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Home > Dogs > How to Stop a Dog From Barking at Neighbors: 5 Proven Tips

How to Stop a Dog From Barking at Neighbors: 5 Proven Tips

dog barking outdoor

Dogs communicate through barking the same way we communicate with speech. It might get annoying for both the neighbors and those in your own household if your dog won’t stop barking at joggers, passersby, bikers, and every moving thing.

You might want to stop the behavior entirely if your dog is doing it out of curiosity, friendliness, aggression, or otherwise. After all, having a noisy animal can cause friction between you and the people who live next door.

Even though there’s no one-size-fits-all in the situation, there are ways that you can try to curb the behavior in a way that works out for everybody.

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Identifying the Cause

It’s important to understand that there are different reasons why your dog is barking at other people. Based on those, the solutions might be different from scenario to scenario.

However, barking is also a regular part of your dog’s existence. To deprive them of being able to vocalize would be to take away one of their most basic instincts. So, while it might be annoying or upsetting to other people, silencing your dog is not the answer.

cocker spaniel dog sitting on the grass looking at something and barking
Image Credit: Kyryk Ivan, Shutterstock

Why Dogs Bark

  • Protecting their territory
  • Asserting dominance
  • Greeting
  • Inviting others to play
  • Showing aggression

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The 5 Tips to Stop Your Dog From Barking at Neighbors

Each dog is different, so coming up with a one-size-fits-all solution is really not possible. Your dog’s attitude says a lot. After you figure out the root cause of what makes your dog bark at the neighbors, there are steps that you can take to prevent it.

1. Get Them Acquainted With the Neighbors

One of the best ways to calm your dog down about those who live around you is to let them get to know each other. With your neighbor’s permission, you can introduce them to one another and let them meet. It’s a good idea to allow them to visit each house so they can understand the separation of families and territories.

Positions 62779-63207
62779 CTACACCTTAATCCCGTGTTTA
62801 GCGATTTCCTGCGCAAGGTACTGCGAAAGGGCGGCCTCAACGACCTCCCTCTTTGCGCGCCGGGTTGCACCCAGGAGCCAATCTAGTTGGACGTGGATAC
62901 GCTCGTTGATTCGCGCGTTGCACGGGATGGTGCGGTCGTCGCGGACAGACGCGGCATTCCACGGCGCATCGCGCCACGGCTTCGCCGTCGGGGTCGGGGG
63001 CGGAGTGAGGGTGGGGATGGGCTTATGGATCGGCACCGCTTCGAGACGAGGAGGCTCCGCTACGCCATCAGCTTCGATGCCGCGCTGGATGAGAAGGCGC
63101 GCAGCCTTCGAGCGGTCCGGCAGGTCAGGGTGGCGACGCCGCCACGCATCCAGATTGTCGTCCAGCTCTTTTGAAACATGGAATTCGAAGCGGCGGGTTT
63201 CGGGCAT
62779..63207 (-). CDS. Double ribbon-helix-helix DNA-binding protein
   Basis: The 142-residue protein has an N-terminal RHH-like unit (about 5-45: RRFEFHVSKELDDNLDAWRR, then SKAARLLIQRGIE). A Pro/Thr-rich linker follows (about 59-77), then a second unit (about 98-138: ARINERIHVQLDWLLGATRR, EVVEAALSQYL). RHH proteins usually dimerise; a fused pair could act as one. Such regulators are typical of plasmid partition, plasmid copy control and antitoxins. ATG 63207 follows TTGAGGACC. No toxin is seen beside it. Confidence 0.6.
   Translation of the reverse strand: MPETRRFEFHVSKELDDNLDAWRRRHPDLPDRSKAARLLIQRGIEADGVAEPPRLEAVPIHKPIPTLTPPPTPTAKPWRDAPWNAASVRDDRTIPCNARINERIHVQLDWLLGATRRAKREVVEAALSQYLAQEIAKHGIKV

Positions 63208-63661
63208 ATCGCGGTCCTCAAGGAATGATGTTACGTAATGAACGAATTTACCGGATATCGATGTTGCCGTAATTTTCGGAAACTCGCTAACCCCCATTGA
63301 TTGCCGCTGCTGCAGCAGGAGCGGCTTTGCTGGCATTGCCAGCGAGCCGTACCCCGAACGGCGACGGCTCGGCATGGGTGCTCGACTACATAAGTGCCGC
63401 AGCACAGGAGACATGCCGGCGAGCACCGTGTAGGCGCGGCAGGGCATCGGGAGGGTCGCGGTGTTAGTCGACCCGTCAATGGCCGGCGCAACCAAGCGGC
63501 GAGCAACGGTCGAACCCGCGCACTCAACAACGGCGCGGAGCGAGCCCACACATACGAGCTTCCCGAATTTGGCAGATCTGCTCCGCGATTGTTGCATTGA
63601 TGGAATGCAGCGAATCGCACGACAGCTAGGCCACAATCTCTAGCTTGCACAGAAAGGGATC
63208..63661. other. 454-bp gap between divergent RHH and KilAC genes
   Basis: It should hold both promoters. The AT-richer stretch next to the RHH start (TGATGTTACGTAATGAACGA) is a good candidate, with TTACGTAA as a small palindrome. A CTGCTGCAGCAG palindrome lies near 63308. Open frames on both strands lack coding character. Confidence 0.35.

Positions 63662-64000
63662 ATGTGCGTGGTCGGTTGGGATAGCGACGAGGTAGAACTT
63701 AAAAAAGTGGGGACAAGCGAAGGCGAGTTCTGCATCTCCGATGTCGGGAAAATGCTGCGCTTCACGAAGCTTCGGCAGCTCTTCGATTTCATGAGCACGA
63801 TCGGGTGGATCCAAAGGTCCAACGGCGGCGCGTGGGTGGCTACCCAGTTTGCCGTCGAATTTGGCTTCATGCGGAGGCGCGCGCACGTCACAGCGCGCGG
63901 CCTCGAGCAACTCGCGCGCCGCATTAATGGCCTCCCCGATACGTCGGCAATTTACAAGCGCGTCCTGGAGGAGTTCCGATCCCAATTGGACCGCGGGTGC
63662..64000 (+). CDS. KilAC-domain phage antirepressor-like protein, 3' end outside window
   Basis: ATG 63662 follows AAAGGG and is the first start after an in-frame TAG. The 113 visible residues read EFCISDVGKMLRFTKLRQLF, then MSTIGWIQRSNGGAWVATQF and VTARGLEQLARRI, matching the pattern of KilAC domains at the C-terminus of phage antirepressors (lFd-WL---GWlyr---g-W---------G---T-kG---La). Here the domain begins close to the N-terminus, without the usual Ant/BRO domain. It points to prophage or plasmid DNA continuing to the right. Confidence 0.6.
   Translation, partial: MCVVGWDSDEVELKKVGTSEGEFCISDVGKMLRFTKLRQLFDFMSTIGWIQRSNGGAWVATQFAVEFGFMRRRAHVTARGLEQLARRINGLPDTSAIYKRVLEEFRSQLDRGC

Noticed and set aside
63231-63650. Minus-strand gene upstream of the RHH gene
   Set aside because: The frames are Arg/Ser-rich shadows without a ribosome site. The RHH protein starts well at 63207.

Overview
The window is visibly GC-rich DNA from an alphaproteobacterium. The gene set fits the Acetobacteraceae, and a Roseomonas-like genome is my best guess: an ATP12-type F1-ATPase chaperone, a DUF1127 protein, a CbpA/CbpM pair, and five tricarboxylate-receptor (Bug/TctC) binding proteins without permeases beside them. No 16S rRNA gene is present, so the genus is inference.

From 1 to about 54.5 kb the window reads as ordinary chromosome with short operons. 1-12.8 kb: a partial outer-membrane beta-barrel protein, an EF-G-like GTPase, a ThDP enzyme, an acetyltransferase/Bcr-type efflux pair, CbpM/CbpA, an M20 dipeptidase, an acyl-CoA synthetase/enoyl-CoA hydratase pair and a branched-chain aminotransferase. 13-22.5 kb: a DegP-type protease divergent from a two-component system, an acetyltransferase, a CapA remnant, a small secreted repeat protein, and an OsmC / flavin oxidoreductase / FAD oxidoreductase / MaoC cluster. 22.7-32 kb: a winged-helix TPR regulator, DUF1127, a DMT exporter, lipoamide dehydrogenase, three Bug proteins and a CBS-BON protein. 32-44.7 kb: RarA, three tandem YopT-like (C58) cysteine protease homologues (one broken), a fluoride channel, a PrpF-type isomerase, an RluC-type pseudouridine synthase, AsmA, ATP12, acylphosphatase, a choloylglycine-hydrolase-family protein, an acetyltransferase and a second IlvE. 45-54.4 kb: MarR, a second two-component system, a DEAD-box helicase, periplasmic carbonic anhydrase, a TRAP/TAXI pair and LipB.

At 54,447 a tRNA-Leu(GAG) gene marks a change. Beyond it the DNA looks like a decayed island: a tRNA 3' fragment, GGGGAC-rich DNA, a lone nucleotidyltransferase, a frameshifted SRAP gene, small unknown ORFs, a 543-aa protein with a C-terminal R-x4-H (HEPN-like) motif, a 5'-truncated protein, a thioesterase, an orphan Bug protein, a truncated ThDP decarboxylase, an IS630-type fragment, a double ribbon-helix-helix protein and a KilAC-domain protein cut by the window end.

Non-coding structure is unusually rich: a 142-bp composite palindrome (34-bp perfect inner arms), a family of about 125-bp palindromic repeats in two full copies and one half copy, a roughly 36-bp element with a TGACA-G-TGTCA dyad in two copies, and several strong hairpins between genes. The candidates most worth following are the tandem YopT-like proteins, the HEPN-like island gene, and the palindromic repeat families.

Once they grow acclimated to your neighbor personally, they will feel less threatened by them and might stop barking entirely. If your neighbor remains a stranger on the other side of the fence their whole life, they might always perceive them as a potential threat or an unattainable playmate.

Granted, not all neighbors are the best troopers. Some might have no interest in meeting your dog, and others might even be afraid of them. If that’s the case, you’ll have to come up with other means to quiet your dog down while making your neighbors feel secure.

labradoodle dog and woman owner at the park
Image Credit: Lopolo, Shutterstock

2. Be Close By

If you have a fenced-in backyard, you probably let your dogs come in and out as needed. The convenience of having a fenced-in yard is that you don’t have to stand outside with them while they do their business.

However, if your dog is obsessively barking at the neighbors, you might stand outside to monitor the situation. Sometimes, the comfort of having an owner close by will relax them enough to quiet them down.

Of course, this isn’t always possible. After all, you have a schedule and tasks that deserve your attention. But if you notice your neighbor outside when possible, stay on standby to correct any mishaps.

3. Promote Healthy Exercise

Is your dog getting enough exercise? One of the hallmark reasons a dog barks at your neighbor or anyone else is that they’re just bored. They see activity happening outside and want to be a part of it.

Depending on the breed, certain dogs can require up to two hours of strenuous exercise per day. If they lack appropriate activity, pent-up energy can cause quite a display of behavioral concerns. Ensure that your dog is getting the proper exercise to avoid these issues.

Lack of exercise can result in several unwanted new habits aside from excessive barking, such as property destruction, lack of obedience, rough play, and other signs of hyperactivity. If your dog doesn’t have another playmate, it’s even more challenging to make sure they’re getting the appropriate amount of exercise.

If you can’t be there to play with your dog, you can get them interactive toys and games or even consider getting them a friend. Adoption centers across the world will thank you.

Rottweiler training
Image Credit: Katrina B, Pixabay

4. Train With Treats

You can manipulate dog behavior quite a bit using the power of food. All dogs love a juicy snack for a job well done. If you want to self-train, you can work with your dog, correct the behavior each time the barking starts, and reward them with a treat if they behave.